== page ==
Genesis 44:4 Parallel Verses [⇓ See commentary ⇓]

Genesis 44:4, NIV: They had not gone far from the city when Joseph said to his steward, 'Go after those men at once, and when you catch up with them, say to them, 'Why have you repaid good with evil?

Genesis 44:4, ESV: They had gone only a short distance from the city. Now Joseph said to his steward, “Up, follow after the men, and when you overtake them, say to them, ‘Why have you repaid evil for good?

Genesis 44:4, KJV: And when they were gone out of the city, and not yet far off, Joseph said unto his steward, Up, follow after the men; and when thou dost overtake them, say unto them, Wherefore have ye rewarded evil for good?

Genesis 44:4, NASB: They had just left the city, and were not far away, when Joseph said to his house steward, 'Up, follow the men; and when you overtake them, say to them, ‘Why have you repaid evil for good?

Genesis 44:4, NLT: But when they had gone only a short distance and were barely out of the city, Joseph said to his palace manager, 'Chase after them and stop them. When you catch up with them, ask them, 'Why have you repaid my kindness with such evil?

Genesis 44:4, CSB: They had not gone very far from the city when Joseph said to his steward, "Get up. Pursue the men, and when you overtake them, say to them, 'Why have you repaid evil for good?

What does Genesis 44:4 mean? [⇑ See verse text ⇑]

Jacob's 11 sons have just left the city, loaded down with grain (Genesis 43:1–2; 44:1). They were surprised to be honored with a banquet (Genesis 43:34). And, apparently, they understand the Egyptian governor has given them back the money they planned to use to pay for grain (Genesis 44:1). What they don't know is that the Egyptian governor is their estranged brother, Joseph (Genesis 42:8). Nor do they know he has arranged for his personal cup to be hidden in the bag belonging to the youngest brother, Benjamin (Genesis 44:2–3).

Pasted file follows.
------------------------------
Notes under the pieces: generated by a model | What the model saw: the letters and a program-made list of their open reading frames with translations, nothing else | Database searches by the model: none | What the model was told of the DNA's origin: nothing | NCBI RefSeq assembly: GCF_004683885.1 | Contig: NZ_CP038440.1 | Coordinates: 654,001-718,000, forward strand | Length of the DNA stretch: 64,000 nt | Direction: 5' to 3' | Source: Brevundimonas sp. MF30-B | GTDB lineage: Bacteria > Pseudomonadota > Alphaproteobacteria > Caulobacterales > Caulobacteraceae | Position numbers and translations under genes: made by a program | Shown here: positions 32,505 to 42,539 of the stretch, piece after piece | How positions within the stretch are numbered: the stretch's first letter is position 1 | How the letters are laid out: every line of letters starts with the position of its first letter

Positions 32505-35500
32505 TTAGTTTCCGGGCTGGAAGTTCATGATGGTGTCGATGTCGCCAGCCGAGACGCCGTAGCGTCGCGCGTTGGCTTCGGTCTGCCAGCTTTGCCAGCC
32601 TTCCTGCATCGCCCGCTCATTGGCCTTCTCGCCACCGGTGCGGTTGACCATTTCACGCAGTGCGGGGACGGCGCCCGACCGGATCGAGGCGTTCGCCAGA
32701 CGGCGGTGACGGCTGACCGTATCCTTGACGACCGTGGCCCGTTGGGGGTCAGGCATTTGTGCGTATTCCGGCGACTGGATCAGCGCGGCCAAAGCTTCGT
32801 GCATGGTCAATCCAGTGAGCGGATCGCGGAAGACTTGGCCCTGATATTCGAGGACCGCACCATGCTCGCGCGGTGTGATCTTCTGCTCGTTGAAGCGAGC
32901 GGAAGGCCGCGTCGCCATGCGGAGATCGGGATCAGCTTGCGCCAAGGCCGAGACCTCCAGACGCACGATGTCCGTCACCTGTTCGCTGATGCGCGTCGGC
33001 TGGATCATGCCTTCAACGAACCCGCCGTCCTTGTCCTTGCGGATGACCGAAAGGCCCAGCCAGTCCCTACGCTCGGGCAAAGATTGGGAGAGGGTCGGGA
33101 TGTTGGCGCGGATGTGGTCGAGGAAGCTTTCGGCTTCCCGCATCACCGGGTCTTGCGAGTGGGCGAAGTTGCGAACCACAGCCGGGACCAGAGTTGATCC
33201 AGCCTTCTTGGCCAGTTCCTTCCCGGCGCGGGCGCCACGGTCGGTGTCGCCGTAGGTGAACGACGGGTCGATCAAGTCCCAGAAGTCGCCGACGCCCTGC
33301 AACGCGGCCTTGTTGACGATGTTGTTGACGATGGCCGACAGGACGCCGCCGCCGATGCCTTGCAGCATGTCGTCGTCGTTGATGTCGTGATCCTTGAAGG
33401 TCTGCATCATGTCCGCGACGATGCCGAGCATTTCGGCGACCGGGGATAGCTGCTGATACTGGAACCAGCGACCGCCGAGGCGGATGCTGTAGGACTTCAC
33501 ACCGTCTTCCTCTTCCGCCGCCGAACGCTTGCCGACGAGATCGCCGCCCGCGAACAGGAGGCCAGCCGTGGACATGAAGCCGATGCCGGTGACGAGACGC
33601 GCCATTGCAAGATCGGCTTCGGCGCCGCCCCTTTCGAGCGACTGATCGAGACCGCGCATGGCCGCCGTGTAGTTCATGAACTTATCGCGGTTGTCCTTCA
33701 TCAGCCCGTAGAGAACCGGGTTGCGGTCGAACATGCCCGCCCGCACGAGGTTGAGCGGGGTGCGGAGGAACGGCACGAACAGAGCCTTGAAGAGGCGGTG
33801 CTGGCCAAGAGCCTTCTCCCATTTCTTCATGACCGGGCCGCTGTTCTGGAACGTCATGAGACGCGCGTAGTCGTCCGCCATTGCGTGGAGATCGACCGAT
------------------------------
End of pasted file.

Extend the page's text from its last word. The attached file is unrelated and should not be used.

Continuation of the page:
Read out of context, it would be easy to assume Joseph had a sudden change of heart about being kind to his brothers. In truth, he has planned to send his steward after his brothers all along. Joseph tells the steward to question the men harshly (Genesis 42:7) once he catches up with them. Specifically, he is to speak as if they have stolen Joseph's personal cup, accusing them once again of wrongdoing.

The brothers are innocent of any evil in this case. However, this is all part of Joseph's latest test. Twenty years earlier, these same men—except for Benjamin—had jealously sold Joseph into slavery (Genesis 37:24–28). Joseph seems to be creating another situation where the men must choose between their own desires and the good of their youngest brother.